Subarachnoid hemorrhage (SAH) is bleeding into the cerebrospinal fluid (CSF) surrounding the brain. The two most common causes of SAH are rupture of aneurysms and bleeding from vascular malformations. Bleeding into the CSF from a ruptured aneurysm occurs very quickly, causing rapidly increased intracranial pressure. The initial bleed can be brief, but rebleeding is common. Death or deep coma ensues if the bleeding continues. SAH has a 37-45% mortality for patients 45 and older.[7][8]Cerebral aneurysms can be associated with other disorders, such as adult polycystic kidney disease.

Risk Factors[edit | edit source]

Many factors are generally agreed to cause a higher risk for a stroke.[9]

  • Previous stroke
  • Atherosclerosis: many of the risk factors listed below are also risk factors for atherosclerosis. Other marker for atherosclerosis include peripheral artery disease and coronary artery disease.
  • Hypertension is the most powerful risk factor for ischemic stroke, and the primary risk factor for intracerebral hemorrhagic stroke. [10][11]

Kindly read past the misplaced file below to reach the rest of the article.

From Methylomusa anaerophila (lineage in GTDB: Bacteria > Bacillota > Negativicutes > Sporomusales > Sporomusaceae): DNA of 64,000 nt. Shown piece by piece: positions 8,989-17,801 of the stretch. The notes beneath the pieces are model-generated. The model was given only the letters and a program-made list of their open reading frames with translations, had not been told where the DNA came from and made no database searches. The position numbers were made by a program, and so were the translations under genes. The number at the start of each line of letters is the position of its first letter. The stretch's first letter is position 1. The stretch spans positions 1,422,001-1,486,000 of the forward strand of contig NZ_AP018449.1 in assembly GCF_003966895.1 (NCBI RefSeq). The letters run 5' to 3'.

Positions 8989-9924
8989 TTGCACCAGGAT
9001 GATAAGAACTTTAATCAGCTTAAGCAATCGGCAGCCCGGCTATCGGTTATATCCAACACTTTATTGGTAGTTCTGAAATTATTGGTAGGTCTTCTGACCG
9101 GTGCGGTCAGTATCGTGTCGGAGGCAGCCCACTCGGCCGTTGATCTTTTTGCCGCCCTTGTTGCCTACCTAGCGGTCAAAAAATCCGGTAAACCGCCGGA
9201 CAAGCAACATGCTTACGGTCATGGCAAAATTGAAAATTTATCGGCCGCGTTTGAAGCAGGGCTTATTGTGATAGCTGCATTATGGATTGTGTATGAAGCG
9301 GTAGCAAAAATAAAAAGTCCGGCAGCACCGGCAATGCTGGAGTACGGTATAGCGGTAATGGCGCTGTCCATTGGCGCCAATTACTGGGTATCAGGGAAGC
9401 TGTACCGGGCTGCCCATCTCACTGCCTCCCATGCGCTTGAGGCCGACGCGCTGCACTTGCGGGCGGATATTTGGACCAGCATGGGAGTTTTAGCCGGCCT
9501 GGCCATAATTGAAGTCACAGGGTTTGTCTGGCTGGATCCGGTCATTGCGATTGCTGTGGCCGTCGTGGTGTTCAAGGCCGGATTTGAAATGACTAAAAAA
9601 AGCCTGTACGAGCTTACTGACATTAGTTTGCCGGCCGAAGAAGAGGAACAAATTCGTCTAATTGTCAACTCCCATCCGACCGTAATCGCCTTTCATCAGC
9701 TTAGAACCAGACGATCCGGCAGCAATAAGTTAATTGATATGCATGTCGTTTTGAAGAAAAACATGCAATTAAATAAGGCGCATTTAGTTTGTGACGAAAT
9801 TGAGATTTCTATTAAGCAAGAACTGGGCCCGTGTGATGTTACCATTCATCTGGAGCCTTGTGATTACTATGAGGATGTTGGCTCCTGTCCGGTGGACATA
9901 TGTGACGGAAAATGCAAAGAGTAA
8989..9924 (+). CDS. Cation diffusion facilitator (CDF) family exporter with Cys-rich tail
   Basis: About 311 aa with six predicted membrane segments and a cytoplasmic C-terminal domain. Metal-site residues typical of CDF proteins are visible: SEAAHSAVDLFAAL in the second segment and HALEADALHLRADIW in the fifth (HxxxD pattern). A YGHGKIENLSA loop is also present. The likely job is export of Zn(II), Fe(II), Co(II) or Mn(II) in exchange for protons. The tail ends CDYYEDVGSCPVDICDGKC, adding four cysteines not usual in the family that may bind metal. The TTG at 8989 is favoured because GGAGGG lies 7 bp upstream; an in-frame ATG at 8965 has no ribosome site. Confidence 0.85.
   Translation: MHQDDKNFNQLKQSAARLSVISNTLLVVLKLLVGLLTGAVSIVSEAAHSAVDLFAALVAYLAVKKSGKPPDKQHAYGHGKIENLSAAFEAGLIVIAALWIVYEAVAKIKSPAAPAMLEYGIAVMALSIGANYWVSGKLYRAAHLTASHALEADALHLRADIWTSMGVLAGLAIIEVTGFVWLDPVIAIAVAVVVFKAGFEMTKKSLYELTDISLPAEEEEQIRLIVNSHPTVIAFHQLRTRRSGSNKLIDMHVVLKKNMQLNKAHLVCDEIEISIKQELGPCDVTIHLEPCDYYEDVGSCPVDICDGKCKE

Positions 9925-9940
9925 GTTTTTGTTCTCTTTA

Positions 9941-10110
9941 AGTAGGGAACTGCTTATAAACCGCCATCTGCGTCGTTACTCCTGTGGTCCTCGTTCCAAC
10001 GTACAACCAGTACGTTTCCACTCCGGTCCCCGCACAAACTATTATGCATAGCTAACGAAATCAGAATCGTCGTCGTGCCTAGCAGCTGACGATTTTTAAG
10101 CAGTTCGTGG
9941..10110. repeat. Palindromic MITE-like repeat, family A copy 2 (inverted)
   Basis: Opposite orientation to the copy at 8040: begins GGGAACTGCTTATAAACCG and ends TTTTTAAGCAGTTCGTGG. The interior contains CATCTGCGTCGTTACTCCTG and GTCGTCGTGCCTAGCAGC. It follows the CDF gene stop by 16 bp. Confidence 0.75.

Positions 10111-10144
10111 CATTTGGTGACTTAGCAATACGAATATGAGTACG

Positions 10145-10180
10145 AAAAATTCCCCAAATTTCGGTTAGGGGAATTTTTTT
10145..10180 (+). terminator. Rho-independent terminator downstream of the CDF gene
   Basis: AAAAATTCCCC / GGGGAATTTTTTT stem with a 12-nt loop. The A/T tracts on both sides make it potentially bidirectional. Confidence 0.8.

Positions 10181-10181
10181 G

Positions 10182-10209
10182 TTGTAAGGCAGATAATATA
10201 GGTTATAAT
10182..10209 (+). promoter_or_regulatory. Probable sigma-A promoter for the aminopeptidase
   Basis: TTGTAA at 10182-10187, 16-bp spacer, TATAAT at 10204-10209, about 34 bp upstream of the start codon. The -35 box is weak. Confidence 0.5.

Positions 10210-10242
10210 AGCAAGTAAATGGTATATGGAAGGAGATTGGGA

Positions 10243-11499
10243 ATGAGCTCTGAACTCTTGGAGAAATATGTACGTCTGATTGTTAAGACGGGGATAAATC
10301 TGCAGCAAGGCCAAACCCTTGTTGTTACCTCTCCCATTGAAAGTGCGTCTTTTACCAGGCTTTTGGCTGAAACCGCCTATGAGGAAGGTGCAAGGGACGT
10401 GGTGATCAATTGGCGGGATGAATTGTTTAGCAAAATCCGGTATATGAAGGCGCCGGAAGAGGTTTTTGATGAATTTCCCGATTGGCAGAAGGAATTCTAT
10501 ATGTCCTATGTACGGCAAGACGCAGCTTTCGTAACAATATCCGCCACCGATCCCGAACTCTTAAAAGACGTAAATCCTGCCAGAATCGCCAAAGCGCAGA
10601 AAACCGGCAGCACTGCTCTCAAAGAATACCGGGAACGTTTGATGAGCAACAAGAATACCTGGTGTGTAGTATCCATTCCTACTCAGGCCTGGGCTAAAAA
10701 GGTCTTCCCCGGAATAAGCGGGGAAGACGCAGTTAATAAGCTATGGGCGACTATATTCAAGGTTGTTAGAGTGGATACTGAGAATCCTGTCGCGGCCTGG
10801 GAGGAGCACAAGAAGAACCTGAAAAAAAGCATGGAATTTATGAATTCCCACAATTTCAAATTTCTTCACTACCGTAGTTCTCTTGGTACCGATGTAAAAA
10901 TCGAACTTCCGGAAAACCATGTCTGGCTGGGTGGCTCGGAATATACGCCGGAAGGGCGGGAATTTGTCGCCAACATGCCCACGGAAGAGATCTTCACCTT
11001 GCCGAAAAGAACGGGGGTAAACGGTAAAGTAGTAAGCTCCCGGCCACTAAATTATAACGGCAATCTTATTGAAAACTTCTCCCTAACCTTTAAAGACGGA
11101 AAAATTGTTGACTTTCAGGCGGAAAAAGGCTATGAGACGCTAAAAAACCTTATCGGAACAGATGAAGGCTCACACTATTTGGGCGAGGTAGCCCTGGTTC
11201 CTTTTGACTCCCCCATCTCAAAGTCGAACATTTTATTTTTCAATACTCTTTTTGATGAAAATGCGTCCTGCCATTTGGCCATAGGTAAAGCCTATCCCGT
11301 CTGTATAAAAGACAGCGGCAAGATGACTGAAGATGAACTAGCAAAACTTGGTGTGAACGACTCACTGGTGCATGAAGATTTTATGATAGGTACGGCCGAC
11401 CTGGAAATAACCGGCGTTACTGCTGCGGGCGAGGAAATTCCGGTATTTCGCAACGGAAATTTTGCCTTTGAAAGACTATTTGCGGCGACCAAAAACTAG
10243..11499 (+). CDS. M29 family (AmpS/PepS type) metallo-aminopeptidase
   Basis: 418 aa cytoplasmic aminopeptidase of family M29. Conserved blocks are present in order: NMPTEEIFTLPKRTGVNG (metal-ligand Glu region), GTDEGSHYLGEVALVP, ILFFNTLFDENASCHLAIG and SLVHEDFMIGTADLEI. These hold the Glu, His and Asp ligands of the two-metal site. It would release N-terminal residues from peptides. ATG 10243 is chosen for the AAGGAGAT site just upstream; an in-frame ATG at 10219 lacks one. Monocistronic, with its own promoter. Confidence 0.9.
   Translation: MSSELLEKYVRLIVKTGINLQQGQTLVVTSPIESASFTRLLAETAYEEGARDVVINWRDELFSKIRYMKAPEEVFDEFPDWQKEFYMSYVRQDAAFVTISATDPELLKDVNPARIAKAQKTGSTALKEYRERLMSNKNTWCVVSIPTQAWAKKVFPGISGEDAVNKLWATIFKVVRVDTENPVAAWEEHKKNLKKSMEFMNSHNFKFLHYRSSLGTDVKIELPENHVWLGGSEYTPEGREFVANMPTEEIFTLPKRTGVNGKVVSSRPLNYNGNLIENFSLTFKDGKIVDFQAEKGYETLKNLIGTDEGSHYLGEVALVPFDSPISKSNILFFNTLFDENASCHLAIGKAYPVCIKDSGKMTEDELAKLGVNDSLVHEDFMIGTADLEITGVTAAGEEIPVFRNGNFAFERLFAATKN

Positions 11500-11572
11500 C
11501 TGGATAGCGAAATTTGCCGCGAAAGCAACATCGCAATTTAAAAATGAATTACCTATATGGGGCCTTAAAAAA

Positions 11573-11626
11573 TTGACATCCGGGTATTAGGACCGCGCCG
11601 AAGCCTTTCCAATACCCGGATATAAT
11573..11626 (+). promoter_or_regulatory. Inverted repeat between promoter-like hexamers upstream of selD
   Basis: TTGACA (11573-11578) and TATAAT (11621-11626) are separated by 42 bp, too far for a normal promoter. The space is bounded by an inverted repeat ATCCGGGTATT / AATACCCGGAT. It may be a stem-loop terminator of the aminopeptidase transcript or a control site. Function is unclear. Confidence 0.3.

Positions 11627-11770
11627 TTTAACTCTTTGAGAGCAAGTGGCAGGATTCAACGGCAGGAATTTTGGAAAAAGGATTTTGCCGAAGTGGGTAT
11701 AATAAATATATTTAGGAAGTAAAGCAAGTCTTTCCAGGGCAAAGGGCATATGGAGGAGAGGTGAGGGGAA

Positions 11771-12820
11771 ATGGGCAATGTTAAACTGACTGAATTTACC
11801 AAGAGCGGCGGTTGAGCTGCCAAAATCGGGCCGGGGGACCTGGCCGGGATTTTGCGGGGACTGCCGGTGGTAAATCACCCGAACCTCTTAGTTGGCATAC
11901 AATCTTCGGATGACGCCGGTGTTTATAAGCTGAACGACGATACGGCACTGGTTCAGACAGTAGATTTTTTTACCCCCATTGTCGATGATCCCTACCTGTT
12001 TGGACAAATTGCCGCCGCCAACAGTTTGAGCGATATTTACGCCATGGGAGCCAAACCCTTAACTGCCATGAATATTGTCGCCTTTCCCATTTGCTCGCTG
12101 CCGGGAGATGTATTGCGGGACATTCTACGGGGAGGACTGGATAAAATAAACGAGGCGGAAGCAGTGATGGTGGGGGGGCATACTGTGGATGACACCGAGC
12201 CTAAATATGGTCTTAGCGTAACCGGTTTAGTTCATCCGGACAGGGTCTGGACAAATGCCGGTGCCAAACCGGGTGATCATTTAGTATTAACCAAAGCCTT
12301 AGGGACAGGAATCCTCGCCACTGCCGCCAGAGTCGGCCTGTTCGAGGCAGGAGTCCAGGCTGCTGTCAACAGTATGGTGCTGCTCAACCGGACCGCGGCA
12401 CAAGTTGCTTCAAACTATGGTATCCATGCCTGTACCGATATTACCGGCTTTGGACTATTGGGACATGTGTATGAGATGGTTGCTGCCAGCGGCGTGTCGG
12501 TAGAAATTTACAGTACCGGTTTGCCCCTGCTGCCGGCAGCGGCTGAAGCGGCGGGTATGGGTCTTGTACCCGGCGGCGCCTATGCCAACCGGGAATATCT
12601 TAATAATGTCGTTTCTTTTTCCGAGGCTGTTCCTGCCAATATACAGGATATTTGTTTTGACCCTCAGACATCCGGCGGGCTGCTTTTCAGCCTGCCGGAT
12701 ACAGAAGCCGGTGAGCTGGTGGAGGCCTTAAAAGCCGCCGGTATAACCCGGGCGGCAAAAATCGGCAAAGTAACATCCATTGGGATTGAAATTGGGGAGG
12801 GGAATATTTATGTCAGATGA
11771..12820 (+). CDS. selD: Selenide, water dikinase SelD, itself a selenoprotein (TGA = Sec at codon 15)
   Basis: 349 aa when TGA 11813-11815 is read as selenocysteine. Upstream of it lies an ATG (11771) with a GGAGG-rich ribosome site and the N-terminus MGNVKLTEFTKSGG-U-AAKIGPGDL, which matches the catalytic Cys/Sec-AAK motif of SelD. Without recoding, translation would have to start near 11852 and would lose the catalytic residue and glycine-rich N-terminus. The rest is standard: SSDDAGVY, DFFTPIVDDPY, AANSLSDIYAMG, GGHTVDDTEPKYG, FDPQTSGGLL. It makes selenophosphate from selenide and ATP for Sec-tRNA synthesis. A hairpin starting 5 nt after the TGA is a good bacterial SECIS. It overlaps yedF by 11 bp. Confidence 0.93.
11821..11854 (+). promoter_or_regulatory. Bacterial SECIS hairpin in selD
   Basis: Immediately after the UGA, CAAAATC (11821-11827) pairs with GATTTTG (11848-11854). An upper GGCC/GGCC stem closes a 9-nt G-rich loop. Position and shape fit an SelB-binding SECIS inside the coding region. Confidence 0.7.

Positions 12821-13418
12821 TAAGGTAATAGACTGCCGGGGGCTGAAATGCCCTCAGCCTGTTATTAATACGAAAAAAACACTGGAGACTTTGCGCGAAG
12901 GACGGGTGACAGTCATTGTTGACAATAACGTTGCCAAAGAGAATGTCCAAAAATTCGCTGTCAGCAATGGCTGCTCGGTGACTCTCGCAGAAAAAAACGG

• Smoking: cigarette smoking significantly increases stroke risk, and the risk is dependent on the amount of smoking.[12] Cigar and pipe smoke also increase stroke risk but to a lesser degree.
  • Transient Ischemic Attack: Occurrence of TIA is a strong risk factor for stroke. In one study, 5% of patients with TIA developed stroke within 2 days, 10% within 90 days.[13] TIA should be considered a medical emergency; rapid response reduces the risk of stroke.
  • Atrial Fibrillation (AF): The average yearly risk for stroke in untreated AF is 5%, but can be as high as 12%.[14]
  • Diabetes mellitus: Diabetes is a major stroke risk.[15]